Barbie: The Great Paradox
Barbie was designed to represent American aspiration. Maybe that was the beginning of our end.
By Ruby Thelot
The End Times is a column cataloguing the omens of the Apocalypse as they occur in culture.
A barren rocky landscape at dawn. Two vast legs of plastic stand in the desert. Near them, a group of young girls playing with baby dolls approaches and stares in awe. They abandon their pretend babies, smashing them into pieces, and embrace the monolith: stylish, slender, a woman, an aspiration, the new Idol, Barbie.
Margot Robbie winks.
BARBIE – Out July 2023.
By placing Barbie as Kubrick’s monolith from "2001: Space Odyssey," Greta Gerwig, director of the new "Barbie" movie, reveals the central place the doll occupies in the American psyche as the ultimate woman. (Ultimate as in “last.")
Thou shall not make for yourself an idol in the form of anything in the heavens above, on the earth below, or in the waters beneath.
On March 9, 1959, when Ruth Handler launched Barbie with Mattel, her husband’s company, she was merely trying to fill a void in the market. At the time, God-fearing girls played with baby dolls. They pretended to be mothers, played house, and cared for the dolls as if they were their own children. In comparison, Barbie was a grown-up and she provided children the opportunity to play fashion dress-up with an older teen-aged character, who had a job, a boyfriend, a house. Unlike the infant doll, Barbie was more than a thing for play. She was an aspiration.
Courtesy of Mattel.
Using the novel medium, at the time, of television, Mattel bombarded the mind-fields of unsuspecting youth with images of the newly-launched toy.
The 1959 catchy jingle sang:
_“Barbie, you’re beautiful...
Someday, I’m gonna be exactly like you.
Till then I know just what I’ll do:
Barbie, beautiful Barbie,
I’ll make believe that I am you.”_
“Someday, I’m gonna be exactly like you,” echoed through the supple cranium of American girls and a new Idol was born. Even today, when asked asked about the doll, tweens reverberate the jingle, saying things such as, “I think Barbie is so popular because she’s so pretty, and she’s fun to play with. You could pretend it’s you when you grow up.” Barbie represents the All-American Girl, the perfect canvas for projection, providing a refracted mirror for each one of us.
Barbie, with her multitudes, continues to confuse and confound. Vain, empowered, careerist, girlfriend, homeowner, middle-class, shopaholic, role model, fantasy object. In that sense, she represents a singular ambiguous figure in the American cultural landscape, an abject object that resists binary thinking, that “disturbs identity system, order […] [and] does not respect borders, positions, rules.”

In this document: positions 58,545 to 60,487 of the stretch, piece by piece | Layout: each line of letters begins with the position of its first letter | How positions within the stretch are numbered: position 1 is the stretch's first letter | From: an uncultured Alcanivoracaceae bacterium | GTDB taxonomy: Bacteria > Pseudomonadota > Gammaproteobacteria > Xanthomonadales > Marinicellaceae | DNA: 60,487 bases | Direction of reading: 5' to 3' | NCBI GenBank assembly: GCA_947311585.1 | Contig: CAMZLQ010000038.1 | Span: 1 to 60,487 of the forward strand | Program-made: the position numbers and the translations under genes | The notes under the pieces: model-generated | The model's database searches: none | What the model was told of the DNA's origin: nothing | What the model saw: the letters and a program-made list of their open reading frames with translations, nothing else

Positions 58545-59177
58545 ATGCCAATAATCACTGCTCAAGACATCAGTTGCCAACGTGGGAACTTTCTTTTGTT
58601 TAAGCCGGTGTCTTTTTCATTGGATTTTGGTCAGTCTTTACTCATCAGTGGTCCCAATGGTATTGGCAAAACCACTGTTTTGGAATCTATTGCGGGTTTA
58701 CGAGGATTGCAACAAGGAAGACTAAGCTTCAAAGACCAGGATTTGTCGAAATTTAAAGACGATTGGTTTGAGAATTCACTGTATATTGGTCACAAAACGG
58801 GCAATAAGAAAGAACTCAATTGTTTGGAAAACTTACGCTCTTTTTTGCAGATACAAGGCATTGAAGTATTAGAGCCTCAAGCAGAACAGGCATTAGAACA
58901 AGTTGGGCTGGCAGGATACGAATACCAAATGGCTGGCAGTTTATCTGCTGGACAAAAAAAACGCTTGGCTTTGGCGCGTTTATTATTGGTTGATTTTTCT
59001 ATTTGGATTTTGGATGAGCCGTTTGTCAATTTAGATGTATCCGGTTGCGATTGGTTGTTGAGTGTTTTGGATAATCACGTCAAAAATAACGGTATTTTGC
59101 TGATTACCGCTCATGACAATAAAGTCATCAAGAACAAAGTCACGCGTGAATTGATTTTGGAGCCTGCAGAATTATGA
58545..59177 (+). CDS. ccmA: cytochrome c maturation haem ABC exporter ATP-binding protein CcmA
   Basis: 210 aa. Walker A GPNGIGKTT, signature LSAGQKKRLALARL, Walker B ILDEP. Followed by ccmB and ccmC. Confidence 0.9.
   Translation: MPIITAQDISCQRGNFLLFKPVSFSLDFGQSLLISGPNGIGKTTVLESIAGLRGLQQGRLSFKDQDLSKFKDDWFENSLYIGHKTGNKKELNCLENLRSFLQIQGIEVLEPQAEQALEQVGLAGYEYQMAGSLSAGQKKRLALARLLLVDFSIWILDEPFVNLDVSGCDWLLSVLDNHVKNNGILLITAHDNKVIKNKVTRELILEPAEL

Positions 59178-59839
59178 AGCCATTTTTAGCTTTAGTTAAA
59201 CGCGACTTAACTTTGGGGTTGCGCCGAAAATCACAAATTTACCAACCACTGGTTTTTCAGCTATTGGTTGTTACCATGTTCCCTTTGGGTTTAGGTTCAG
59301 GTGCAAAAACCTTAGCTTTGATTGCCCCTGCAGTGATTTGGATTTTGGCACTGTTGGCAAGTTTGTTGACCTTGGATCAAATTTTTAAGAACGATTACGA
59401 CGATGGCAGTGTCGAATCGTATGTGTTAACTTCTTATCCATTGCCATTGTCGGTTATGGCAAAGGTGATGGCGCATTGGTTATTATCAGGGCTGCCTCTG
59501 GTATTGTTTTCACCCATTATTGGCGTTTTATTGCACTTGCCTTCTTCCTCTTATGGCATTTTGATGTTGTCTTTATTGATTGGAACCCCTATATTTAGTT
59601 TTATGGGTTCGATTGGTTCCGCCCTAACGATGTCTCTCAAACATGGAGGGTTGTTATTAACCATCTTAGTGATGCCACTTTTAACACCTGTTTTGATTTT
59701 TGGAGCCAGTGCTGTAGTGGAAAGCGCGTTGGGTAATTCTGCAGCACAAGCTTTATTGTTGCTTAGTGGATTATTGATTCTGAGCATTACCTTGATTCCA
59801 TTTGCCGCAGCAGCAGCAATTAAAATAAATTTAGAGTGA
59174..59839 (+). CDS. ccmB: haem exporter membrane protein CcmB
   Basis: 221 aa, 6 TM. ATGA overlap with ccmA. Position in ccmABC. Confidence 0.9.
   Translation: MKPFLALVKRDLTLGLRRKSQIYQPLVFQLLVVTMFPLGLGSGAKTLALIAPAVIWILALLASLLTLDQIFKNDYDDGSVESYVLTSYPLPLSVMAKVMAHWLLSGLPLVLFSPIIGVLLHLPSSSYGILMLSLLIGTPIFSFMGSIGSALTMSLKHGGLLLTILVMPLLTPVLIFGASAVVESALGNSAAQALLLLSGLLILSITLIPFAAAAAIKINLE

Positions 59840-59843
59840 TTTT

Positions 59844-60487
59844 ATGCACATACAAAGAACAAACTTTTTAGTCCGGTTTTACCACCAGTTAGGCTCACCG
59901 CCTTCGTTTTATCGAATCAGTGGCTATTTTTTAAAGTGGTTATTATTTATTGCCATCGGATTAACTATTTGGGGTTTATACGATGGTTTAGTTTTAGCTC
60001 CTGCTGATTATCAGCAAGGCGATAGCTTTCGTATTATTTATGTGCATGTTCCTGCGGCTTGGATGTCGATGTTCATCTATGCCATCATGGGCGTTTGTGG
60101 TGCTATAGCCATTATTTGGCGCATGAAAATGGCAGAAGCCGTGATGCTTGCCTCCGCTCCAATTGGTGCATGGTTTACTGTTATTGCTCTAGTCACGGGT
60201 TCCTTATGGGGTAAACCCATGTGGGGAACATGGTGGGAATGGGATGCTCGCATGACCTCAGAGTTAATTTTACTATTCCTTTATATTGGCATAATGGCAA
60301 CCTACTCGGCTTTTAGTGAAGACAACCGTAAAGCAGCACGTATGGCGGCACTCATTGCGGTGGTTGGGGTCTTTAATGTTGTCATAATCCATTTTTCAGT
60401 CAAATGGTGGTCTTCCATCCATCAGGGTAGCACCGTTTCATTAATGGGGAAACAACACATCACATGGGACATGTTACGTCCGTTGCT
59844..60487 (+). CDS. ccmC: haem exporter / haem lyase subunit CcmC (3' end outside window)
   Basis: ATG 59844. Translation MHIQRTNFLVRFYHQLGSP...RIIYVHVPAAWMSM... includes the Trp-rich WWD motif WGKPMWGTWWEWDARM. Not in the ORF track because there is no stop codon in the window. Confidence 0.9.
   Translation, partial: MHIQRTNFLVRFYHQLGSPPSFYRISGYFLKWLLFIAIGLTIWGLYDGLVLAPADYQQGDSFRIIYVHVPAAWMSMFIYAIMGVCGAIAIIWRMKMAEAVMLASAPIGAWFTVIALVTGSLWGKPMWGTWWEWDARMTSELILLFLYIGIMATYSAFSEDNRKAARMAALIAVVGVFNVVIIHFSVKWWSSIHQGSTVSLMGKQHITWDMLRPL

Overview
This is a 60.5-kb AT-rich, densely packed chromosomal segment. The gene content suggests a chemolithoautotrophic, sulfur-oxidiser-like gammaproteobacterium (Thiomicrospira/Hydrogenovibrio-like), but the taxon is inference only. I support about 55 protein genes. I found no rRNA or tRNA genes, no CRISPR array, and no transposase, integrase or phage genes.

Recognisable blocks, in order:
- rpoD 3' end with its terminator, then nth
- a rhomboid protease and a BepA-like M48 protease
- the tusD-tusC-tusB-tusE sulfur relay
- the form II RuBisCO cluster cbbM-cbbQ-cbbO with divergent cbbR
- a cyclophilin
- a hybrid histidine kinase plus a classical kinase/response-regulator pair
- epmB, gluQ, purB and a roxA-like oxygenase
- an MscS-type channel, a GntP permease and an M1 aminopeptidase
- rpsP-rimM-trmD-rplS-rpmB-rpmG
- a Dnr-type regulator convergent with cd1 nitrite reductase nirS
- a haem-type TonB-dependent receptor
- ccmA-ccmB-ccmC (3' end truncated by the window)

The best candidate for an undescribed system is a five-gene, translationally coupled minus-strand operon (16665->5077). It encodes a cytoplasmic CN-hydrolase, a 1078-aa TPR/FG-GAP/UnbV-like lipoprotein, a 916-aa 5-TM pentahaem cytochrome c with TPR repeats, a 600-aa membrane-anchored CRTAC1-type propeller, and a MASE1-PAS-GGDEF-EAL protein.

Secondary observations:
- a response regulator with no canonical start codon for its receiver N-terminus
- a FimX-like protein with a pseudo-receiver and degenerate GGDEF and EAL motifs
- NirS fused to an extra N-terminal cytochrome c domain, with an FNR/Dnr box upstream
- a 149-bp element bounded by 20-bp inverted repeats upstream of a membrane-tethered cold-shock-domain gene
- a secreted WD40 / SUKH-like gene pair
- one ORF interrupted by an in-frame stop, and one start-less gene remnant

Feminist philosopher Julia Kristeva’s concept of abjection from her 1980 book, “Powers of Horror: An Essay on Abjection,” is embodied by the character of Barbie. By abject, she means that which, “expresses a rejection of the essentialist meaning of identity which separates the self from the ‘other’ and the subject from the object, thereby establishing normative binaries.”
Barbie does not passively allow the subject to “coordinate his desires,” thereby allowing the symbolic order to endure. Neither object nor subject. Barbie is abject. Her abjection is why we are drawn to her. What is Barbie if not a statue of molten fossils made to emblematize the antithetical requirements imposed on the American Woman?
There's Astronaut Barbie. Architect Barbie. Black Barbie. Athlete Barbie. Babysitter Barbie.
BARBIE THE GREAT
The woman was arrayed in purple and scarlet, and adorned with gold and jewels and pearls.
It is written that the End Times will be evident by the proliferation of false idols, false prophets leading us astray. Barbie’s protean contradictions fill her with both sins and virtues. She exhibits vanity through her fashion, but modesty in her relationship with Ken. She is materialistic but a humanitarian. Contradiction after contradiction.
She collapses all the conditions to the Apocalypse thereby causing her own. She brings down the human world all the way from Barbie Land. She is the great idol, the great furnace devouring the young. Her very existence puts ours into question.
BARBIE THE GREAT PARADOX
MOTHER OF EARTH’S DEMISE
I will be lining up to witness it on opening night.
I can’t wait.